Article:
Sasha Kramer ’12 reports on her participation in an Ocean Optics class.
This summer, I had the opportunity to attend an intensive training program on the calibration and validation of ocean color remote sensors offered at the Darling Marine Center in Walpole, Maine. The program is sponsored by the NASA Ocean Biology and Biogeochemistry program. As a Ph.D. student in Marine Science at UC Santa Barbara, I could not have attended this course without support: my housing and food were covered by NASA and my travel was covered by a MxAA summer internship grant.
This experience was transformative for me in many ways. I have heard about the Ocean Optics class for years, but attending the course surpassed all of my expectations. I was one of twenty graduate students who took part in the program this summer, taught by several instructors who are all specialists in optical oceanography and leaders in their field. Each morning, we had lectures and presentations on topics ranging from first principles of light in water to the latest challenges facing optical oceanographers today. In the afternoons, we had hands-on labs where we learned to use optical sensors and instruments, process remote sensing imagery using NASA software, and analyze bio-optical data in the lab. Each evening saw our group of students clustered around our computers, furiously processing data from the labs and putting together presentations that we would show the instructors the next morning.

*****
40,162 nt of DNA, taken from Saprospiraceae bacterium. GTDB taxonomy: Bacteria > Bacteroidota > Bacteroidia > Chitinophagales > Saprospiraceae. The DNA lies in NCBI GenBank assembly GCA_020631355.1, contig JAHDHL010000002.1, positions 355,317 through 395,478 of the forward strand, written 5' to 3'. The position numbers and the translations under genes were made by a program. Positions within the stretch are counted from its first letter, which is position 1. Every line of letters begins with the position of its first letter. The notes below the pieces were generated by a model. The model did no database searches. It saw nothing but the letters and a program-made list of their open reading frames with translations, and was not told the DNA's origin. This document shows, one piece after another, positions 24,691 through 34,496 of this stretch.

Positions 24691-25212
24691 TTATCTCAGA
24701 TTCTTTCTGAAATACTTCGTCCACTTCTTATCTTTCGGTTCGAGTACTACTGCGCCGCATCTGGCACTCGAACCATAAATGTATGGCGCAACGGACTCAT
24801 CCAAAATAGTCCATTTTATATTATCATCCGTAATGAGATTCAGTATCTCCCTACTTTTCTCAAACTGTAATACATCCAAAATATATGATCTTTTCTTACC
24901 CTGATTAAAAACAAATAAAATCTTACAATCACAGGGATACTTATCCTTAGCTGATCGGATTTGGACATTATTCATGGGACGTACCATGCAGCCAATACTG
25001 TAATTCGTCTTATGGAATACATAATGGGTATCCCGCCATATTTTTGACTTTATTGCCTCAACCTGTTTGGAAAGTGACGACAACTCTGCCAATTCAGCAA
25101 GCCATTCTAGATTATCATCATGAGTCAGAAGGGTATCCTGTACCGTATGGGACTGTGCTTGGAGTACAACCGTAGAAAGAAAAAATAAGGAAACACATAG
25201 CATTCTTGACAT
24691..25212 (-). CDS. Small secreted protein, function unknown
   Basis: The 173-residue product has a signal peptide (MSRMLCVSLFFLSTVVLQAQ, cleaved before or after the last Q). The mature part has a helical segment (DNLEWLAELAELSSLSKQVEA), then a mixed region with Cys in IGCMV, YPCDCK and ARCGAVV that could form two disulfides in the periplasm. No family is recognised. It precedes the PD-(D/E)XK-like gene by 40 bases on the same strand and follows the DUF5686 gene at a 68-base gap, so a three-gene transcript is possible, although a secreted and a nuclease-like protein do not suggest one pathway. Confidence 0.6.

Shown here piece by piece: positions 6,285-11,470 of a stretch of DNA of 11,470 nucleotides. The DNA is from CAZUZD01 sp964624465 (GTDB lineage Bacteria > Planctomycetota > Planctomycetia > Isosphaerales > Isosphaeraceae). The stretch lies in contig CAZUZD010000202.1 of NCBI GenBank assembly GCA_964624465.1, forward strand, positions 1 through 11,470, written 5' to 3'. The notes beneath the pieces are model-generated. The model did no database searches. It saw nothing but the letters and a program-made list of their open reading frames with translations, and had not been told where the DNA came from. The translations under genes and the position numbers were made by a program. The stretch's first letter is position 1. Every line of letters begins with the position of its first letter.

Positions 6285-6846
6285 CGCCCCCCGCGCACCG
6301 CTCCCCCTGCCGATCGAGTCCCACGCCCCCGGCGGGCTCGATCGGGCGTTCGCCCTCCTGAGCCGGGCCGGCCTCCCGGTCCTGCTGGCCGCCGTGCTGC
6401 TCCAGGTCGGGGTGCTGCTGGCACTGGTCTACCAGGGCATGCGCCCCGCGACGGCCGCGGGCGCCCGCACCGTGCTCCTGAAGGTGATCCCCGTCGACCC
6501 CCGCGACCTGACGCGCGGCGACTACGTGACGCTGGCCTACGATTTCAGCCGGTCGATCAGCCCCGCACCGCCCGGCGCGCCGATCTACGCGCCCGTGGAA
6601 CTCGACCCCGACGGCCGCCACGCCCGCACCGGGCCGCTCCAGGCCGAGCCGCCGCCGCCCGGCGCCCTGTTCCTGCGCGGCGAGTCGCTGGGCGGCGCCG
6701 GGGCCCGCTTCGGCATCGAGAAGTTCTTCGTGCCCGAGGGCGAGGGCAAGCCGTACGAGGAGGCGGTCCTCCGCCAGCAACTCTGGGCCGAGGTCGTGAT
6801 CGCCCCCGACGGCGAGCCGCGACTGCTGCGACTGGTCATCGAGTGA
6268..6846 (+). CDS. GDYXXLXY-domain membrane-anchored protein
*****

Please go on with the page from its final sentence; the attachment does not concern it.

Overall, the month-long experience was non-stop, immersive, and life-changing. I had unparalleled access to so many resources, with the ability to test rare instrumentation on water samples or ask the expert on a given subject a specific question about my research. I had the opportunity to collect data at sea, to write extensive computer code that pushed me to develop more creative and efficient methods, to design and carry out an independent research project, and to have my work critiqued in real time throughout the course. I gained so many skills over the course of the class and forged connections and collaborations with both my peers and my instructors that will last for the rest of my career.
I am so grateful to the Middlesex Alumni Association for supporting my attendance at this specialized course Thank you!
Photo from our research cruise in the Damariscotta River estuary: this is a photo of me (right) with my friend Schuyler Nardelli (left), who is a Ph.D. student at Rutgers. She was a year above me at Bowdoin, so we previously did research together during undergrad and were able to reunite at the course and work together again! Photo credit to our undergrad advisor and instructor for this course, Dr. Collin Roesler.